Kent Thiesse 1

June 18, 2013

3 Min Read

For decades in Minnesota, June has been known as Dairy Month. Following are some interesting facts and figures about the dairy industry:

  • The June Dairy Month promotion of dairy products has been in existence since 1939.

  • There are approximately 53,000 dairy farms and 500 milk processing plants in the U.S., with dairy farms in all 50 states.

  • 99% of U.S. dairy farms are family-owned farm businesses.

  • The average dairy farm in the U.S. has approximately 135 cows.

  • U.S. dairy farms are producing three times more milk today, as compared to 1960, with about half the number of dairy cows, reducing the total resources needed by the dairy industry.

  • The average dairy cow produces approximately 6.5 gal. of milk/day, or about 2,300 gal. of milk/year.

  • It typically takes two days for milk to reach grocery shelves from the time it leaves the farm.

  • 70% of the calcium needs of the U.S. population are supplied by milk and dairy products.

  • A dairy farmer receives about $1.70/gal. for milk produced, which is approximately 40% of the amount paid for milk by consumers at the grocery store (approx. $4.20/gal.).

  • The U.S. dairy industry contributes less than 2% of the total “greenhouse gasses” into the environment, and has reduced it’s “carbon footprint” by 60% in past six decades.

Following are some interesting facts from the Minnesota Ag Statistics Service regarding Minnesota’s Dairy Industry:

  • In 2012, there were over 4,000 dairy farms, and approximately 465,000 milk cows, in Minnesota. The number of dairy cows in Minnesota has remained fairly steady in recent years, with a slight increase in total production.

  • In 2011, Minnesota ranked sixth in U.S. dairy production, producing about 9 billion pounds of milk, which represents approximately 5% of the total U.S. milk production.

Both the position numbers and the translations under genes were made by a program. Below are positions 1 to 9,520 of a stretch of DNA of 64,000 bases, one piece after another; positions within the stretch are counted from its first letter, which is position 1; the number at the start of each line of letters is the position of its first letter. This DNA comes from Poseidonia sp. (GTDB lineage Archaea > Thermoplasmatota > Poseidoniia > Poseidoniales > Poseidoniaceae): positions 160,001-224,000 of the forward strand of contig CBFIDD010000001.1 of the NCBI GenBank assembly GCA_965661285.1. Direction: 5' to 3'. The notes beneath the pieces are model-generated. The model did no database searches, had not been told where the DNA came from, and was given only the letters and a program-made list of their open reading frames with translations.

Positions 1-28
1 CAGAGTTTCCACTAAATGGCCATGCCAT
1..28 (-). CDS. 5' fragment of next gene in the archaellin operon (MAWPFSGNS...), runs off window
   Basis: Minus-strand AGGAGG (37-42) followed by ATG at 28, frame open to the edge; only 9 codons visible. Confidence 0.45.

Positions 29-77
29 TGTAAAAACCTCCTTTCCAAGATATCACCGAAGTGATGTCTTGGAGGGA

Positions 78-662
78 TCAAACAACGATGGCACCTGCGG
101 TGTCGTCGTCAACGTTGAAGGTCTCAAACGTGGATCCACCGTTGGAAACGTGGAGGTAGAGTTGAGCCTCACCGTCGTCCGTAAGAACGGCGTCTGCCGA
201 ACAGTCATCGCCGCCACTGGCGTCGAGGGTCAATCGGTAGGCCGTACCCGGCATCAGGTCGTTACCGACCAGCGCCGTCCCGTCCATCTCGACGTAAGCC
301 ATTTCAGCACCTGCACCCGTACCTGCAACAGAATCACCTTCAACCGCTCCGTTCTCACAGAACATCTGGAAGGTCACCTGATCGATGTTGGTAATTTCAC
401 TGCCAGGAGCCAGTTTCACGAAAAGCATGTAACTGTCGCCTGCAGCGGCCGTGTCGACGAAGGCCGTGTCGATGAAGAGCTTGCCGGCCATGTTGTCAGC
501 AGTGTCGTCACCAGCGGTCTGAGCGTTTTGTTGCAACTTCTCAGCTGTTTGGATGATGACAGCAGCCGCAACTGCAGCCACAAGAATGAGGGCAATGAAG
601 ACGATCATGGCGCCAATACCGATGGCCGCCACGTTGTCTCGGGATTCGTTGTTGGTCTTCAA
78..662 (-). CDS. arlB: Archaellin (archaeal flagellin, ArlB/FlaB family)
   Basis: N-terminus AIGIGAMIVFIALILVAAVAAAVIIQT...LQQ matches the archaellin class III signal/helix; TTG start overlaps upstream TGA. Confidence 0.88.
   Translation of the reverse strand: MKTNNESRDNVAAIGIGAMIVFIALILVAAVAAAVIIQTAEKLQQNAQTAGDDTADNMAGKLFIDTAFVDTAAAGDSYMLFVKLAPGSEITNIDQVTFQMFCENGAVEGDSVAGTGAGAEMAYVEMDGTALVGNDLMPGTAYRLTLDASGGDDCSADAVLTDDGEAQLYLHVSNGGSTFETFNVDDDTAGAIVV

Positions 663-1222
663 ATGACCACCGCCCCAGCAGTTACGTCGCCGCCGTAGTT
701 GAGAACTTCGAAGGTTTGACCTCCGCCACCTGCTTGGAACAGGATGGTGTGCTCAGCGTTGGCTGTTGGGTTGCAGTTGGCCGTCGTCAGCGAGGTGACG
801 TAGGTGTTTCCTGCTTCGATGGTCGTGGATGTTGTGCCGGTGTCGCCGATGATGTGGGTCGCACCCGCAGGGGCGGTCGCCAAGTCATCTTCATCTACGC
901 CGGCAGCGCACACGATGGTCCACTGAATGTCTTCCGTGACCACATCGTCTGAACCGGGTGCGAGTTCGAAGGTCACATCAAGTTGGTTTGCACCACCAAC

• The top-five dairy producing states in U.S. were California, Wisconsin, New York, Idaho and Pennsylvania, with California producing nearly 40 billion pounds of milk per year, followed by Wisconsin with an annual production level of 25 billion pounds/year.

  • The average production per dairy cow in Minnesota was 18,996 lbs. of milk/cow in 2011, which is below many of the other top dairy production states in the U.S.

  • Minnesota dairy production generates the second-largest amount of annual cash receipts of all livestock species in Minnesota, trailing only the state’s hog production for total receipts.

  • Stearns County is the top dairy-producing county in Minnesota, which produces more than twice as much milk per year as Winona County, the second place county. Other top producing counties are Morrison, Wabasha, Otter Tail and Goodhue.

  • The fastest growing Minnesota county in dairy production is Stevens County in west-central Minnesota, due to the initiation of some larger dairy operations, which now ranks seventh in total number of dairy cows, with 18,100 cows in 2012.

  • Minnesota exported nearly $200 million of dairy products in 2008, with Mexico and Canada being the top export customers, and the top dairy export products being dry and condensed milk, cheese and butter.

  • The Minnesota dairy industry utilizes about 21% of the corn fed to livestock in the state, or approximately 3% of Minnesota’s total annual corn production, and about 15% of the total soybean meal produced in the state, as well as a large amount of the alfalfa produced.

  • The dairy production and processing industry is the second largest agricultural business in Minnesota, generating approximately $5.6 billion/year, with a total economic impact to the state of about $11.5 billion, or about $25,000/dairy cow.

  • The Minnesota dairy industry supports over 38,000 jobs in Minnesota.

The dairy industry has undergone many changes and economic challenges in the past couple of decades, but remains a very viable industry for many producers and processors. A strong, vibrant, and profitable dairy industry is very important toward building a healthy economic future for Minnesota and the nation.


Editor’s note: Kent Thiesse is a former University of Minnesota Extension educator and now is Vice President of MinnStar Bank, Lake Crystal, MN. You can contact him at 507-726-2137 or via e-mail at [email protected].

About the Author(s)

Kent Thiesse 1

Kent Thiesse is a former University of Minnesota Extension educator and now is Vice President of MinnStar Bank, Lake Crystal, MN. You can contact him at 507-726-2137 or via e-mail at [email protected].

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